The moment Kirk invited me to spend the night at his house, my life changed. Spending time pretending to want to marry Penny one day was a waste of everyone’s childhood years. I had to set Penny free and break up the gang.
I would have given away my wheat-cent collection for the opportunity to sleep over at Kirk’s house and to look for Mars in a telescope that he got one Christmas. Penny knew, being a girl, that she couldn’t stay at a boy’s house. After she heard Kirk invite just me over, she jumped from the school swings and landed like a stallion dressed in Cinderella’s gown. Penny loved horses and Kirk had plenty.
The silver swing from which she had just swung rattled as it twisted into a ball, nearly hitting the legs of Tammy Cornelious who was just coasting on hers. Penny wiped awaythe wrinkles from the same dress she wore in Third Grade, and galloped towards the sea-saws. Her cheeks drooped in a sad,sad way, I was sure. She trotted towards the marry-go-round. In the distance, a cylinder spun to the momentum of spool-like little legs, wrapping a thread of first and second graders towards a ball of centrifuge where Rhonda Garlock served as a Snow White to the dwarves. She appearing as a giant Twinky, in the distance . Penny turned to see Kirk balancing with me on the sea-saws before turning her pig-tailed head to us to drift off into an endless cycle of sunsets.
Girls had slumber parties, boys just stayed at each other’s house. Penny had to understand the birds and the bees. It wasn’t our fault.
Never in a million years would I be allowed to stay over at Kirk’s. I knew that. Mom hated him. If my Mom ever met Kirk in person, she would have known that he was not the one who stole my radio wrist-watch from my desk. For all I knew, it could have been Penny who took the watch. I told Mom everything Kirk did in class. That was a big mistake. I should have kept my trap shut, but I couldn’t help it. Mom was making deer steak and mashed potatoes for dinner and at the same time gave me a spelling quiz on words that would be on a test at school that Friday. That was when I accidently told her about how Kirk acted in class–
“You know what Alison Fox did in class today, Mom?”
“No, and I don’t wanna know. Spell ‘education’,” Mom ordered as she rolled red chunks of meat in a bowl of flour, while holding my spelling book with her clean hand. Grease was already melting in the electric skillet. I knew I need to spell everything right if ever there was a chance she would say yes when I asked her if I could stay over at Kirk’s for the weekend. Dinner was a few minutes away and Mom didn’t have the time to sit all night with me, trying to get me to spell everything perfectly.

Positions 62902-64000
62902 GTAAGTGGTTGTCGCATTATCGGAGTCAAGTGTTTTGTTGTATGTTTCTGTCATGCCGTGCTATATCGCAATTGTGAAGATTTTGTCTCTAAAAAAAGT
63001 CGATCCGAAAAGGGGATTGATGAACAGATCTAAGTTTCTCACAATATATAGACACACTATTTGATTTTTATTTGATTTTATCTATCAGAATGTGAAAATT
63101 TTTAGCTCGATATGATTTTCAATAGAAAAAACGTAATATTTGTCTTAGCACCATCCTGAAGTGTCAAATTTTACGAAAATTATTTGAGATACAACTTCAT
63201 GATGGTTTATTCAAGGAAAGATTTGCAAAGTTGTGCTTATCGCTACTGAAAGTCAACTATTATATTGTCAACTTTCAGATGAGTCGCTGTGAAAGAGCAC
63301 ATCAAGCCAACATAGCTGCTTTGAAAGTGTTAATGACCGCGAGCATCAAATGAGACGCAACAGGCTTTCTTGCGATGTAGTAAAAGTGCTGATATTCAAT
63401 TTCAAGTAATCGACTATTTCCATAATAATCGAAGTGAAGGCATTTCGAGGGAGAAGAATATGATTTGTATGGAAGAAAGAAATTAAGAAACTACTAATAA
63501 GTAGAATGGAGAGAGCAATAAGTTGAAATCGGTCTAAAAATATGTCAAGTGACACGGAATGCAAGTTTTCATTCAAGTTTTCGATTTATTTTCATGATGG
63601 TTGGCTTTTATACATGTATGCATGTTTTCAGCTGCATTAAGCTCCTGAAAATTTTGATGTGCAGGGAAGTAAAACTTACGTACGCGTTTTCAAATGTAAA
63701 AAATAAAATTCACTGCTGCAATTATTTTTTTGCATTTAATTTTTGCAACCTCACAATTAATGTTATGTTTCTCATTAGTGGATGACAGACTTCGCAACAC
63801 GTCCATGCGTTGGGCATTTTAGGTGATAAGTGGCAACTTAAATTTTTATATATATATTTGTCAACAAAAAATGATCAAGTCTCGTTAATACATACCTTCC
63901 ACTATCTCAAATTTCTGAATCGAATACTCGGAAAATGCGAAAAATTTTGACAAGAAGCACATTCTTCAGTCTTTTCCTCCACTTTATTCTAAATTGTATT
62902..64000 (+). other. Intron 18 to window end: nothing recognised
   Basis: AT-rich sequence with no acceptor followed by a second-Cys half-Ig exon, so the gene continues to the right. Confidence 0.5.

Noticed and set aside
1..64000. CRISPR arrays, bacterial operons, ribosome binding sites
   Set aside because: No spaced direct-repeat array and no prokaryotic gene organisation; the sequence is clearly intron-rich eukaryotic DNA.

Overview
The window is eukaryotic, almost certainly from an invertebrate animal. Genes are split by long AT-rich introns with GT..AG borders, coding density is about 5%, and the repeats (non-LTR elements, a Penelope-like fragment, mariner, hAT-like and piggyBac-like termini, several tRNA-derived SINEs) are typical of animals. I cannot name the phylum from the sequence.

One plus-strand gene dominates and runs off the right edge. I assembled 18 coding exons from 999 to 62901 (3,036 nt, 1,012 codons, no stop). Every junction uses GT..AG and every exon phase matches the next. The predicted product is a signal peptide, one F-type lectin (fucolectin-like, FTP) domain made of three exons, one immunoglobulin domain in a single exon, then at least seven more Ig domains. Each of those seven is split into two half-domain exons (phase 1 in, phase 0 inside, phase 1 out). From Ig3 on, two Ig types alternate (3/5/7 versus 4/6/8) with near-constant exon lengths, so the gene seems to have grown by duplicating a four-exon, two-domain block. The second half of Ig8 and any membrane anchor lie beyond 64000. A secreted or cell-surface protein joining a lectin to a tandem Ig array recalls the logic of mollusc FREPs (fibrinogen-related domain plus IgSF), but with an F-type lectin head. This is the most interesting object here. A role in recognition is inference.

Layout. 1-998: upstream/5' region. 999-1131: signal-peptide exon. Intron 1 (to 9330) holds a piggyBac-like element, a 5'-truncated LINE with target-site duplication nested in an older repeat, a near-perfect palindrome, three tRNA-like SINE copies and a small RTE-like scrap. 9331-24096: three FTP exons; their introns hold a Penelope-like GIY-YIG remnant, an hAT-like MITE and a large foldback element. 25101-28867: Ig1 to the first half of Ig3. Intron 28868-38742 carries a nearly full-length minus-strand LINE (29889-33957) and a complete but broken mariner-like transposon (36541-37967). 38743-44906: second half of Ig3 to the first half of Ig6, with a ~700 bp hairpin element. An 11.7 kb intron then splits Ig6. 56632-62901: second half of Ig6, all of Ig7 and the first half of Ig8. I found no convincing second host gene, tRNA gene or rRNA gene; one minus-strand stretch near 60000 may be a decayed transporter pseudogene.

“Ed, you cat she on,” I mumbled.
“What did you just say?” Mom asked.
“This is my secret way of remembering letters,” I explained as a big pot filled which chucks of potatoes started to boil over.
“That ain’t no word,” I protested.
Mom waved her spoon at me before dipping it in a saucepan of stewed tomatoes.
I was not going to marry Penny Chillcoat when I grew up. Mom was making me mad. Although Penny told me that if and when I ever asked her to marry her that she would say ‘yes’ in a heartbeat, I had no interest in a life with her. I wanted to be the one cooking and giving spelling tests to the kids.
Penny had been a close friend of mine since the age of seven. We put on puppet shows for our second grade class together. We skipped recesses just to make puppet stages to re-enact, through popsicle sticks, characters like Snow White.
A record player spun and a voice of a man read the words from our reading books. After recess while our classmates were cooling down from kick-ball, Penny twiddled all eleven of her fingers for the class as I ran the record player and lowered stage backdrops that were drawn on construction paper.
Our imaginations went wild, so did the students who watched our little shows. Stages were made from large cardboard boxes. It was nice of Mrs. Beck to inspire Penny and me to put on puppet shows for the class, as a creative outlet. We had both been held back a year and now found ourselves too smart for kids a year younger than we were. Mrs. Beck went as far as to leave us unsupervised during recess. Mrs. Beck’s husband, Mr. Beck, the principal, found us cutting cardboard boxes with extended legs of scissors one Thursday afternoon when everyone else, including Mrs. Beck, was out at recesses. He asked why we weren’t outside–
“Why are you in here?”
“We’re making a puppet show. We put it on every Friday. You should come watch it,” I offered, sounding as much like a sixth grader as possible while closing the legs of Mrs. Beck’s good scissors.